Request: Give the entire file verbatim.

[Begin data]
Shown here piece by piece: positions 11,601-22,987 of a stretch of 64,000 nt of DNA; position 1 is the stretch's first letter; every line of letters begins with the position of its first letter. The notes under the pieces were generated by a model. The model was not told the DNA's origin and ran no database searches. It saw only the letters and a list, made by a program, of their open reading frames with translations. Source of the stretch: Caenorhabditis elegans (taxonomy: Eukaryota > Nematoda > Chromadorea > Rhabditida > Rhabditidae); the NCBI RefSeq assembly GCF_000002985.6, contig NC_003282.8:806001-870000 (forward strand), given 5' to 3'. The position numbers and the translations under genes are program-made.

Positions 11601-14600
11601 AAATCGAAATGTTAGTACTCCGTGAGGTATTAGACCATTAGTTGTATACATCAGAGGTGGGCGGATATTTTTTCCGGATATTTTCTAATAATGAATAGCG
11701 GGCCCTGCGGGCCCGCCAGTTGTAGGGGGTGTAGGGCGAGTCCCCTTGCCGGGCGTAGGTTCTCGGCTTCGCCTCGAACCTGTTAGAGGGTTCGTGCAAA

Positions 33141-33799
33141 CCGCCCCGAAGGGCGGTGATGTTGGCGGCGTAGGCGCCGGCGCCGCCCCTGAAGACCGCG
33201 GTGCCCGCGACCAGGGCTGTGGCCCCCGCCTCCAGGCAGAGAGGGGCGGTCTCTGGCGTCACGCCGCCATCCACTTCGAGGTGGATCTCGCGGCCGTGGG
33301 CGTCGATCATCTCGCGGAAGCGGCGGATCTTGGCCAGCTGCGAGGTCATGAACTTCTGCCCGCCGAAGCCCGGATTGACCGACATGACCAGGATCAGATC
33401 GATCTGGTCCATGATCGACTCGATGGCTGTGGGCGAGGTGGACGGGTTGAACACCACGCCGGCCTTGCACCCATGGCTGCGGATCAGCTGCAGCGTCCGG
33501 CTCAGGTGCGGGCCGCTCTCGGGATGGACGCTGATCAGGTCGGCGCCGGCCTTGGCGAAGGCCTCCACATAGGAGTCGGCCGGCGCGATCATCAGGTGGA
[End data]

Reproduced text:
Shown here piece by piece: positions 11,601-22,987 of a stretch of 64,000 nt of DNA; position 1 is the stretch's first letter; every line of letters begins with the position of its first letter. The notes under the pieces were generated by a model. The model was not told the DNA's origin and ran no database searches. It saw only the letters and a list, made by a program, of their open reading frames with translations. Source of the stretch: Caenorhabditis elegans (taxonomy: Eukaryota > Nematoda > Chromadorea > Rhabditida > Rhabditidae); the NCBI RefSeq assembly GCF_000002985.6, contig NC_003282.8:806001-870000 (forward strand), given 5' to 3'. The position numbers and the translations under genes are program-made.

Positions 11601-14600
11601 AAATCGAAATGTTAGTACTCCGTGAGGTATTAGACCATTAGTTGTATACATCAGAGGTGGGCGGATATTTTTTCCGGATATTTTCTAATAATGAATAGCG
11701 GGCCCTGCGGGCCCGCCAGTTGTAGGGGGTGTAGGGCGAGTCCCCTTGCCGGGCGTAGGTTCTCGGCTTCGCCTCGAACCTGTTAGAGGGTTCGTGCAAA

Positions 33141-33799
33141 CCGCCCCGAAGGGCGGTGATGTTGGCGGCGTAGGCGCCGGCGCCGCCCCTGAAGACCGCG
33201 GTGCCCGCGACCAGGGCTGTGGCCCCCGCCTCCAGGCAGAGAGGGGCGGTCTCTGGCGTCACGCCGCCATCCACTTCGAGGTGGATCTCGCGGCCGTGGG
33301 CGTCGATCATCTCGCGGAAGCGGCGGATCTTGGCCAGCTGCGAGGTCATGAACTTCTGCCCGCCGAAGCCCGGATTGACCGACATGACCAGGATCAGATC
33401 GATCTGGTCCATGATCGACTCGATGGCTGTGGGCGAGGTGGACGGGTTGAACACCACGCCGGCCTTGCACCCATGGCTGCGGATCAGCTGCAGCGTCCGG
33501 CTCAGGTGCGGGCCGCTCTCGGGATGGACGCTGATCAGGTCGGCGCCGGCCTTGGCGAAGGCCTCCACATAGGAGTCGGCCGGCGCGATCATCAGGTGGA